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The Rhizaria are a species-rich supergroup of mostly unicellular[1] eukaryotes.[2] A multicellular form has also been described.[3] This supergroup was proposed by Cavalier-Smith in 2002. Being described mainly from rDNA sequences, they vary considerably in form, having no clear morphological distinctive characters (synapomorphies), but for the most part they are amoeboids with filose, reticulose, or microtubule-supported pseudopods. Many produce shells or skeletons, which may be quite complex in structure, and these make up the vast majority of protozoan fossils. Nearly all have mitochondria with tubular cristae.

Rhizaria
Temporal range: Neoproterozoic - Recent
Ammonia tepida.jpg
Ammonia tepida (Foraminifera)
Scientific classification e
(unranked): Diaphoretickes
(unranked): SAR
(unranked): Rhizaria
Cavalier-Smith, 2002
Phyla

Cercozoa
Retaria

Foraminifera
Radiolaria

Contents

GroupsEdit

The three main groups of Rhizaria are:[4]

A few other groups may be included in the Cercozoa, but on some trees appear closer to the Foraminifera. These are the Phytomyxea and Ascetosporea, parasites of plants and animals, respectively, and the peculiar amoeba Gromia. The different groups of Rhizaria are considered close relatives based mainly on genetic similarities, and have been regarded as an extension of the Cercozoa. The name Rhizaria for the expanded group was introduced by Cavalier-Smith in 2002,[5] who also included the centrohelids and Apusozoa.

Another order that appears to belong to this taxon is the Mikrocytida.[6] These are parasites of oysters.

Evolutionary relationshipsEdit

Rhizaria are part of the Diaphoretickes (bikont) clade along with Archaeplastida, Alveolata, Cryptista, Haptista, and Halvaria.

Historically, many rhizarians were considered animals because of their motility and heterotrophy. However, when a simple animal-plant dichotomy was superseded by a recognition of additional kingdoms, taxonomists generally placed rhizarians in the kingdom Protista. When scientists began examining the evolutionary relationships among eukaryotes using molecular data, it became clear that the kingdom Protista was paraphyletic. Rhizaria appear to share a common ancestor with Stramenopiles and Alveolates forming part of the SAR (Stramenopiles+Alveolates+Rhizaria) super assemblage.[7] Rhizaria has been supported by molecular phylogenetic studies as a monophyletic group.[8]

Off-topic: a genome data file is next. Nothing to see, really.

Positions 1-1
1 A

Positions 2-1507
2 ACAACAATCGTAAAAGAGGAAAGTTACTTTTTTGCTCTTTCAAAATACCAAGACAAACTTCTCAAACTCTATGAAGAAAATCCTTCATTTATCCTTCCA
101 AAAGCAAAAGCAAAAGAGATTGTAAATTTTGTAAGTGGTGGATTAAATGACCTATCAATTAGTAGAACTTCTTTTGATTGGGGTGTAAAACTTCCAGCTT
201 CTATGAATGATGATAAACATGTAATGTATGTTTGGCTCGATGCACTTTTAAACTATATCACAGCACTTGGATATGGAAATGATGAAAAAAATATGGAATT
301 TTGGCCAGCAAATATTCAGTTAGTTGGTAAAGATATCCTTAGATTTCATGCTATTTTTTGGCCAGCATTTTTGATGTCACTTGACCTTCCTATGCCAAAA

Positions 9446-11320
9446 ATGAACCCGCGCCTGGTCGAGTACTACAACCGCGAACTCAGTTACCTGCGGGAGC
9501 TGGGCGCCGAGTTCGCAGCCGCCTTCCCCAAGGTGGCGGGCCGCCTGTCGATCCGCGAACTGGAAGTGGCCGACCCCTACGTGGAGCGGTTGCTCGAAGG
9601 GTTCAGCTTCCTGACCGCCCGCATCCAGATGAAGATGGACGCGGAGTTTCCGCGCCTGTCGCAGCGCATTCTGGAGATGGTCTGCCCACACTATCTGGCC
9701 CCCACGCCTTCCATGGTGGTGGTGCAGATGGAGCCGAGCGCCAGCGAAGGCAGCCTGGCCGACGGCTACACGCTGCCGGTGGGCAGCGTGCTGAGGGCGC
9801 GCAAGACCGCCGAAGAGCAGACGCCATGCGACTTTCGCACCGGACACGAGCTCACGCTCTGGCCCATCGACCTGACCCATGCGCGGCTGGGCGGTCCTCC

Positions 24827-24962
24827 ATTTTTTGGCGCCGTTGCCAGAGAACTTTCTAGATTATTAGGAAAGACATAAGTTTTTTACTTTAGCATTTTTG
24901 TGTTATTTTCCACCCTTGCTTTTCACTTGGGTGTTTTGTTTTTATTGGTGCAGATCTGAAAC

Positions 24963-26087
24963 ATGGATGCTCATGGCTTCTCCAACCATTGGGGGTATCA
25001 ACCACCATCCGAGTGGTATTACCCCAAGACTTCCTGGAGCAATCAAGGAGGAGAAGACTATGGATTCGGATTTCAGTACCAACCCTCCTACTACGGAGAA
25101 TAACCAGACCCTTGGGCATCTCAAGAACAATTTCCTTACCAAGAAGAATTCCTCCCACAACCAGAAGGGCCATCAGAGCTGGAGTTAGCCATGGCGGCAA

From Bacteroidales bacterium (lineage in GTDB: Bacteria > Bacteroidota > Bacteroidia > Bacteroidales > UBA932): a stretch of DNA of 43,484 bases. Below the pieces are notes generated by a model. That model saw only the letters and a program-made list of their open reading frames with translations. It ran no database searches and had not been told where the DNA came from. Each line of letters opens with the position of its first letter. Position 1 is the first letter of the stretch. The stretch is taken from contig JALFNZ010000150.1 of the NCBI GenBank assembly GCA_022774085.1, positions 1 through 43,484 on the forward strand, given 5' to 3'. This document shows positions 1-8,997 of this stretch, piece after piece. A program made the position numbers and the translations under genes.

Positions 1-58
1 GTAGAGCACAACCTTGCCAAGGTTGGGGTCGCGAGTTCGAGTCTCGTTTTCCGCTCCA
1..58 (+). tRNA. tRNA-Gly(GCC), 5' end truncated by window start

PhylogenyEdit

Phylogeny based on Bass et al. 2009,[9] Howe et al. 2011,[10] and Silar 2016.[11]

Rhizaria

 Phytomyxea 




 Vampyrellida 



Filosa

 Skiomonadea 




 Chlorarachniophyceae 




 Granofilosea 


Monadofilosa

 Metromonadea 




 Cercomonadida 




 Glissomonadida-Sainourida clade 


Ventrifilosa

 Silicofilosea 



 Thecofilosea 












 Reticulosida 




 Gromiidea 



 Ascetosporea 




Retaria

 


Sticholonchea




Polycystinea




Acantharea



Foraminifera









Cercozoa

ReferencesEdit

  1. ^ Christopher Taylor (2004). "Rhizaria". 
  2. ^ Nikolaev SI, Berney C, Fahrni JF, et al. (May 2004). "The twilight of Heliozoa and rise of Rhizaria, an emerging supergroup of amoeboid eukaryotes". Proc. Natl. Acad. Sci. U.S.A. 101 (21): 8066–71. doi:10.1073/pnas.0308602101. PMC 419558 . PMID 15148395. 
  3. ^ Brown; et al. (2012). "Aggregative Multicellularity Evolved Independently in the Eukaryotic Supergroup Rhizaria". Current Biology. 22: 1123–1127. doi:10.1016/j.cub.2012.04.021. PMID 22608512. 
  4. ^ Moreira D, von der Heyden S, Bass D, López-García P, Chao E, Cavalier-Smith T (July 2007). "Global eukaryote phylogeny: Combined small- and large-subunit ribosomal DNA trees support monophyly of Rhizaria, Retaria and Excavata". Mol. Phylogenet. Evol. 44 (1): 255–66. doi:10.1016/j.ympev.2006.11.001. PMID 17174576. 
  5. ^ Cavalier-Smith, Thomas (2002). "The phagotrophic origin of eukaryotes and phylogenetic classification of Protozoa". International Journal of Systematic and Evolutionary Microbiology. 52 (2): 297–354. doi:10.1099/00207713-52-2-297. ISSN 1466-5026. PMID 11931142. Retrieved 2007-06-08. 
  6. ^ Hartikainen, H; Stentiford, GD; Bateman, KS; Berney, C; Feist, SW; Longshaw, M; Okamura, B; Stone, D; Ward, G; Wood, C; Bass, D (2014). "Mikrocytids are a broadly distributed and divergent radiation of parasites in aquatic invertebrates". Curr Biol. 24 (7): 807–12. doi:10.1016/j.cub.2014.02.033. PMID 24656829. 
  7. ^ Burki, F; Shalchian-Tabrizi, K; Minge, M; Skjaeveland, A; Nikolaev, SI; Jakobsen, KS; Pawlowski, J (2007). Butler, Geraldine, ed. "Phylogenomics Reshuffles the Eukaryotic Supergroups". PLoS ONE. 2 (8): e790–. doi:10.1371/journal.pone.0000790. PMC 1949142 . PMID 17726520. Retrieved 2008-01-24. 
  8. ^ Burki, Fabien; Shalchian-Tabrizi, Kamran; Pawlowski, Jan (August 23, 2008). "Phylogenomics reveals a new 'megagroup' including most photosynthetic eukaryotes". Biology Letters. 4 (4): 366–9. doi:10.1098/rsbl.2008.0224. PMC 2610160 . PMID 18522922. Retrieved 15 January 2015. 
  9. ^ Bass D, Chao EE, Nikolaev S, et al. (February 2009). "Phylogeny of Novel Naked Filose and Reticulose Cercozoa: Granofilosea cl. n. and Proteomyxidea Revised". Protist. 160 (1): 75–109. doi:10.1016/j.protis.2008.07.002. PMID 18952499. 
  10. ^ Howe; et al. (2011), "Novel Cultured Protists Identify Deep-branching Environmental DNA Clades of Cercozoa: New Genera Tremula, Micrometopion, Minimassisteria, Nudifila, Peregrinia", Protist, 162: 332–372, doi:10.1016/j.protis.2010.10.002, PMID 21295519 
  11. ^ Silar, Philippe (2016), "Protistes Eucaryotes: Origine, Evolution et Biologie des Microbes Eucaryotes", HAL archives-ouvertes: 1–462 

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